Several of the essays offer thought-provoking reassessments of commonly debated issues and cruxes in the field medieval book history. Erik Kwakkel, in "Decoding the material book: cultural residue in medieval manuscripts" (60-76), is concerned with the kind of information that can be gleaned from the codex itself apart from in the words: the "data embedded in the physicality of the object itself" (60). His essay examines what looking beyond the textual content might teach us about the scribe, the relationship between that scribe and the reader, and the anticipated use for the volume, concluding that "book design may relate manuscripts to their milieu of production, readers, and manner of use." It is the kind of essay I can imagine setting as required reading for students, since Kwakkel offers compelling examples here, arguing that such considerations "reach beyond the discipline of manuscript studies," illuminating not just our reading of the codex but of medieval literature itself. Arthur Bahr's "Miscellaneity and variance in the medieval book" (181-98) considers both the variety inherent to the medieval manuscript miscellany and the "range of modern theoretical approaches" to those volumes (181), suggesting that the term "miscellaneity" is "most useful as provocation to further investigation and new modes of reading, rather than as an objective designation" (182). And in what seem to be happy companion essays, Sian Echard and Martin K. Foys tackle the archive and the digital surrogate, respectively. Echard's "Containing the book: the institutional afterlives of medieval manuscripts" (96-118), explores issues around judgment and value in archival practices around manuscripts and printed texts though the lens of material associated with Matthew Parker, while in his piece Foys tackles the "long media history" of the eleventh-century codex London, British Library, Cotton Tiberius MS B.v, to the present day. Both of these essays deploy narrow case studies, but they use the case studies profitably to speculate on wider concerns around archival practices and preservation. Meanwhile Andrew Taylor examines the complex relation of author to text in manuscript, the role of the manuscript and of practices associated with manuscript publication in the valorization of the author, and the role of academic editors in how manuscripts are represented ("Vernacular authorship and the control of manuscript production," 199-214).

In line with the broad view on manuscript culture encouraged by the editors, several of the essays are attuned to European book cultures. Specifically, the remaining three essays look at the Continent and beyond. Pascale Bourgain examines the idea of a textual tradition, how texts were disseminated and how far, as well as at the idea of the success of a text in "The circulation of texts in manuscript culture" (140-59); Lucie Dolezalova, in "Multilingualism and late medieval manuscript culture" (160-80), finds similarities between medieval England and medieval Bohemia with respect to manuscripts that communicate in three languages; and Keith Busby and Christopher Kleinhenz, in "Medieval French and Italian Literature: towards a manuscript history" (215-42), suggest that attention to manuscript transmission can lead to a "radically different vision" (215) of the influence of particular authors and texts in this period.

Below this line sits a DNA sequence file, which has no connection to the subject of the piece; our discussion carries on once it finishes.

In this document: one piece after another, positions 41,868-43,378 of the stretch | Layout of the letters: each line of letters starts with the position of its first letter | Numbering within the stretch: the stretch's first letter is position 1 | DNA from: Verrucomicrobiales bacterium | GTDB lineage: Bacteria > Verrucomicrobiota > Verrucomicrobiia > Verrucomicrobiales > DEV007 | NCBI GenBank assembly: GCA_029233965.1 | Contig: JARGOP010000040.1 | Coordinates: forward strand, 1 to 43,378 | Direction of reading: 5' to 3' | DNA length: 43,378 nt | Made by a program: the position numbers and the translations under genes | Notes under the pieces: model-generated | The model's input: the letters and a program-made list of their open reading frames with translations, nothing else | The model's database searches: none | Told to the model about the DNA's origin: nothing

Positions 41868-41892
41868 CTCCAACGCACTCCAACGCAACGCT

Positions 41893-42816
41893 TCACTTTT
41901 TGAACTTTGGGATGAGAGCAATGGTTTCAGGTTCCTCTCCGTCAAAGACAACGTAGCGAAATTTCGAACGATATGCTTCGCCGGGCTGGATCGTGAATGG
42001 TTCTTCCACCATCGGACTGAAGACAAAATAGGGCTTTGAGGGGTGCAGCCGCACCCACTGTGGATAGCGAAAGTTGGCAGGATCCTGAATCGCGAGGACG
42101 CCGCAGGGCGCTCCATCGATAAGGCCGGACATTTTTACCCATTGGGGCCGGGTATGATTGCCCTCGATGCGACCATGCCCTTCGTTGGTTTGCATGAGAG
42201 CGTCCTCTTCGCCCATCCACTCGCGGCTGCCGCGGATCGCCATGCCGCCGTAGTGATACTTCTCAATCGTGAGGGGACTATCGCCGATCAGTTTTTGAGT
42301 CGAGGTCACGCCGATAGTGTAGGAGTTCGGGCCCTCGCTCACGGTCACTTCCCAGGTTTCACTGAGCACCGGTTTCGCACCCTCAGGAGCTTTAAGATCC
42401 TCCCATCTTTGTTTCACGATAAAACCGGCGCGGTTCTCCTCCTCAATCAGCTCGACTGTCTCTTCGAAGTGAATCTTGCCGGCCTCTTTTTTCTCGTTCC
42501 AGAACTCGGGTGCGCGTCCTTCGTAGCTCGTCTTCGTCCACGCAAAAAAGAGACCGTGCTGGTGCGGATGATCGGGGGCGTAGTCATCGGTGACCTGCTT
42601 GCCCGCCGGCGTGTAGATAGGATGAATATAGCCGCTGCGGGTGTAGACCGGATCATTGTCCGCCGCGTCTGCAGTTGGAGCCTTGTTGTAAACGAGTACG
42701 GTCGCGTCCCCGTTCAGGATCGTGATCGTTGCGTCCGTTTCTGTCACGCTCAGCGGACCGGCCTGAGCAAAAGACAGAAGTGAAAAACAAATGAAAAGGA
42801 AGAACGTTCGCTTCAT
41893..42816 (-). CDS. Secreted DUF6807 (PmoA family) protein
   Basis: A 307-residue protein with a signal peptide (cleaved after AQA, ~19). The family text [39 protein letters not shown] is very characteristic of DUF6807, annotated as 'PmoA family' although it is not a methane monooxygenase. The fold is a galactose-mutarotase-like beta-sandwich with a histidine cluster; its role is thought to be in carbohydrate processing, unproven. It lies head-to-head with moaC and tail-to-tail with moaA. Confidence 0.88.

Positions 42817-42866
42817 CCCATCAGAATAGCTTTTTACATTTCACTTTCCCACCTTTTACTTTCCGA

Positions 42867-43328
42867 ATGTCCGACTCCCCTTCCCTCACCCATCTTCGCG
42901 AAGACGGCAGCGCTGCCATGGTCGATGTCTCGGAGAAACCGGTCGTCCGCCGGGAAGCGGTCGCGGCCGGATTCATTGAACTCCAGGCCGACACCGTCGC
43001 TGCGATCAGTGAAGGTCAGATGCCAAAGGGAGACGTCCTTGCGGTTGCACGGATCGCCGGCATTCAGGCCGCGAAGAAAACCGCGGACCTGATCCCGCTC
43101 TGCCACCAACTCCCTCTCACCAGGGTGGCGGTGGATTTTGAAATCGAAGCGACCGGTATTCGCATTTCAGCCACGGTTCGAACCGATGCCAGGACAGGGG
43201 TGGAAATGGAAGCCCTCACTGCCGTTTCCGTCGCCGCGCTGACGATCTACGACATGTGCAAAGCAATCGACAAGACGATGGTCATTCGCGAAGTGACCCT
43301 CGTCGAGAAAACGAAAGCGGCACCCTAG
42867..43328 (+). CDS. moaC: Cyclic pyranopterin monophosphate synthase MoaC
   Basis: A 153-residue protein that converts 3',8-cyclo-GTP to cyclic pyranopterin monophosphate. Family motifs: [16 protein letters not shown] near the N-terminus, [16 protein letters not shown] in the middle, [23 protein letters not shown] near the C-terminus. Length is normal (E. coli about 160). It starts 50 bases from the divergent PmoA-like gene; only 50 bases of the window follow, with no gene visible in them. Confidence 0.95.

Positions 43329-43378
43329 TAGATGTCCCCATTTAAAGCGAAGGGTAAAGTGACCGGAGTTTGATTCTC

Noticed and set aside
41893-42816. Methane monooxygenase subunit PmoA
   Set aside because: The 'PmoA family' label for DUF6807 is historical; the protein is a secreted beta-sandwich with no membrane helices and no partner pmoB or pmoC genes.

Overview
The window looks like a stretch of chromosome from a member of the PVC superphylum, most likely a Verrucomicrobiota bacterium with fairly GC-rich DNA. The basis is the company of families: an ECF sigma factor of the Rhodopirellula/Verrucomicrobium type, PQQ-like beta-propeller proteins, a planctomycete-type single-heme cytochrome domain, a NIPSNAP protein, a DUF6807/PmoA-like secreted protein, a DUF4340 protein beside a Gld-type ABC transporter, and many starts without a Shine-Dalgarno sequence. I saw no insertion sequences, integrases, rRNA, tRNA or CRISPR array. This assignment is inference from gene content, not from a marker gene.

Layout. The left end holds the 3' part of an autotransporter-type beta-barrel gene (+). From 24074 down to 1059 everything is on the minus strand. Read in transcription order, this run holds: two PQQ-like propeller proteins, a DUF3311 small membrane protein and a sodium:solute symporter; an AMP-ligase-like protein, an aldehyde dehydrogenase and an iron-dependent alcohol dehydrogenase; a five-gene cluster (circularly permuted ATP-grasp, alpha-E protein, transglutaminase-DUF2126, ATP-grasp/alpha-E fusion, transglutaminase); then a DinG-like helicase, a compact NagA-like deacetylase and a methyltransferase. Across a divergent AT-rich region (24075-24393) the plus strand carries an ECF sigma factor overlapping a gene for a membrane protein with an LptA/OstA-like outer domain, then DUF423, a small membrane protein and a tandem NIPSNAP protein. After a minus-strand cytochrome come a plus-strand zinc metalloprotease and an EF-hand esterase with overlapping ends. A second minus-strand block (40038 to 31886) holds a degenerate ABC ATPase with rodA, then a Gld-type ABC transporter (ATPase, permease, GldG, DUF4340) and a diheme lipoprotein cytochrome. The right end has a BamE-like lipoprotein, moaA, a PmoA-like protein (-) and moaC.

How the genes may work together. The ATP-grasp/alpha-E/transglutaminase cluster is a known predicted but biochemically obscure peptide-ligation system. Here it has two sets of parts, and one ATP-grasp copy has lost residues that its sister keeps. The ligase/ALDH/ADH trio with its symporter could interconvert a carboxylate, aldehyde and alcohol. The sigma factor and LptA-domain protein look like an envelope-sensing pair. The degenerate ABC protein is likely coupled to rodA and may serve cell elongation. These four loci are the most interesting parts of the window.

This collection is to be warmly welcomed. It offers a new model for the way in which close studies of manuscripts and texts can contribute to a fuller, theory-driven picture of the complexity of book and textual production in the medieval period and, perhaps too, to a greater consciousness around the whys of such studies. But this does not represent a turn from current practices so much as encouragement to refocus and freshly interrogate those practices; as Kathryn Kerby-Fulton notes in her "Afterword," "it is the duty of all of us who work in book history to interrogate our assumptions, and to contribute to self-awareness in the field's methodologies. For what is theory ... but self-awareness of method?" (244). And she also restates the argument of this edited collection of essays in order to emphasize how the attention to detail, detail that characterizes the work of palaeographers and codicologists, in fact delivers much of what the editors call for in their introductory remarks.


University of Limerick, Ireland

CARRIE GRIFFIN is a lecturer in Early Modern English literature at the University of Limerick, Ireland. Her latest book, Spaces for Reading in Later Medieval England, was coedited with Mary C. Flannery and published by Palgrave Macmillan in 2016.
COPYRIGHT 2017 Northern Illinois University
No portion of this article can be reproduced without the express written permission from the copyright holder.
Copyright 2017 Gale, Cengage Learning. All rights reserved.

Article Details
Printer friendly Cite/link Email Feedback
Author:Griffin, Carrie
Article Type:Book review
Date:Dec 22, 2017
Previous Article:Bill Louw and Marija Milojkovic. Corpus Stylistics as Contextual Prosodie Theory and Subtext.
Next Article:Jason Harding and Ronald Schuchard, editors: The Complete Prose of T.S. Eliot: The Critical Edition: English Lion, 1930-1933.

Terms of use | Privacy policy | Copyright © 2021 Farlex, Inc. | Feedback | For webmasters |